PR vs. Geographic Representation [WAS: RE: [EM] To Bill Lewis Clark re: stepping-stone]

Bill Lewis Clark wclark at
Tue Jan 27 09:06:02 PST 2004

James Gilmour wrote:

> I thought the purpose of holding public elections for state
> assemblies and city councils was to obtain representation for
> people, not patches of land defined by geography.

Nope.  A city council governs a particular geographic region, and only
coincidentally the people in it.  State assemblies govern states.

At least, that's the most common view, here in the states.  PR is
definitely gaining ground, but it has a lot of resistance to overcome. 
Geographic representation is built right into our constitution.

> So Old Sarum would keep its two MPs?  That not old-fashioned  -  it's
> unbelievable!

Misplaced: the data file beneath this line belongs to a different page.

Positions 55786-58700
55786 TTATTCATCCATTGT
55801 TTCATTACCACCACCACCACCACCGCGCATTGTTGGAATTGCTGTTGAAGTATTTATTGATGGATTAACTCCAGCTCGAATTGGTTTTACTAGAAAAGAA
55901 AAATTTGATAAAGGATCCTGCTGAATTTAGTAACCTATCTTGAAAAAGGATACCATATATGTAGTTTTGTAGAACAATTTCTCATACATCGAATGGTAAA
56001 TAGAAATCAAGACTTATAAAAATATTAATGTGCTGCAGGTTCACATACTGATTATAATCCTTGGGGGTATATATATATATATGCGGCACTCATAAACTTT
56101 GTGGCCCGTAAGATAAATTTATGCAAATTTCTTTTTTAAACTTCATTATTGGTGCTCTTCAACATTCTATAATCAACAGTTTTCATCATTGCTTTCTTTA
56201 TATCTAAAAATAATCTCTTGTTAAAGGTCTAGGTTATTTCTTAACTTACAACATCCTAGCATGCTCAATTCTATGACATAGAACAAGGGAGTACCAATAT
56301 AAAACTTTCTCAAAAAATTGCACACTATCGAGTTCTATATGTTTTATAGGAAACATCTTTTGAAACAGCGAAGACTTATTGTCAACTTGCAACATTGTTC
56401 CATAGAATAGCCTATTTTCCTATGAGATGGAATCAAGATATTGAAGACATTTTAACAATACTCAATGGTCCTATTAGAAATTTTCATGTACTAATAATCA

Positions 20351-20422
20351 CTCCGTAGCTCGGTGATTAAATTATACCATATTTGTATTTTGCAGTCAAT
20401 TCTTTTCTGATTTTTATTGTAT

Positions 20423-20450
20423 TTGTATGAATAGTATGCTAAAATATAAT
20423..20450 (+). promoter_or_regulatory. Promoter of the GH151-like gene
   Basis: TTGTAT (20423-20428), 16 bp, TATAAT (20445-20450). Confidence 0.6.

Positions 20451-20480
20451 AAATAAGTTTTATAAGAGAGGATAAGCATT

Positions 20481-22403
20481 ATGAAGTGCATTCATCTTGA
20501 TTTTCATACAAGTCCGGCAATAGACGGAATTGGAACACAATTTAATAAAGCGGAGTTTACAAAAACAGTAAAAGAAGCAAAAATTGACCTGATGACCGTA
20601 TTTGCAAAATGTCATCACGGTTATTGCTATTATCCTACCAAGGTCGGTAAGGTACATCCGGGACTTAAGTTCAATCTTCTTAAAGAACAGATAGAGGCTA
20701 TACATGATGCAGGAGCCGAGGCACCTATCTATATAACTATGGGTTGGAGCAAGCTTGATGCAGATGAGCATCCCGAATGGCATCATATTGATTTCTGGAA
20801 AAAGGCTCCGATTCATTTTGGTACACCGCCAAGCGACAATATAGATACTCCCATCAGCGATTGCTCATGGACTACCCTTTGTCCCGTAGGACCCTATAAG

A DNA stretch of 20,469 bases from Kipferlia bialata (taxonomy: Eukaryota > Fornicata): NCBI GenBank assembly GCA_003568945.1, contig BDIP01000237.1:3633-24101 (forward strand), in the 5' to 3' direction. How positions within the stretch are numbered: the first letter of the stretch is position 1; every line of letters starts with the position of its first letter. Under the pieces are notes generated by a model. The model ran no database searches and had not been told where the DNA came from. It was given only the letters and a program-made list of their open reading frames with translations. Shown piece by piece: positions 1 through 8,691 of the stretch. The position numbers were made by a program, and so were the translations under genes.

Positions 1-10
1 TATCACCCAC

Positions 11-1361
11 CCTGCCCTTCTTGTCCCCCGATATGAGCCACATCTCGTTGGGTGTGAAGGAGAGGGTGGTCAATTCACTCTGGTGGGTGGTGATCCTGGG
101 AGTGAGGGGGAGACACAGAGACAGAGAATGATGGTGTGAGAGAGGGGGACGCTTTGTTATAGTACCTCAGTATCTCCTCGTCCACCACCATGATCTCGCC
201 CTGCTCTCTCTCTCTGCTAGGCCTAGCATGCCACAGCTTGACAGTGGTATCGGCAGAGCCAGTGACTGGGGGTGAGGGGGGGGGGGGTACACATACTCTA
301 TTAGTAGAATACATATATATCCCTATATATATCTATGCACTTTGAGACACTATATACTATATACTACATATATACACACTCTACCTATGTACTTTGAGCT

No more unbelievable than the fact that Wyoming -- which has a population
less than 1/68th that of California -- gets to keep its two US Sentators. 
Or the fact that Washington, D.C. gets to keep its three electoral college

Although... after looking it up, it seems Old Sarum is a lone castle, or
ruins of a castle, or something like that?

Okay, I take it back then.  I had the US in mind when I said that, and our
representation has always been more tied to geography than royalty issues.
 I think districts should be drawn up in a fair and reasonable
*geographic* manner (equal size districts, counties, something like that)
and *then* there should be no more redistricting.  Ever.

-Bill Clark

Dennis Kucinich for President in 2004

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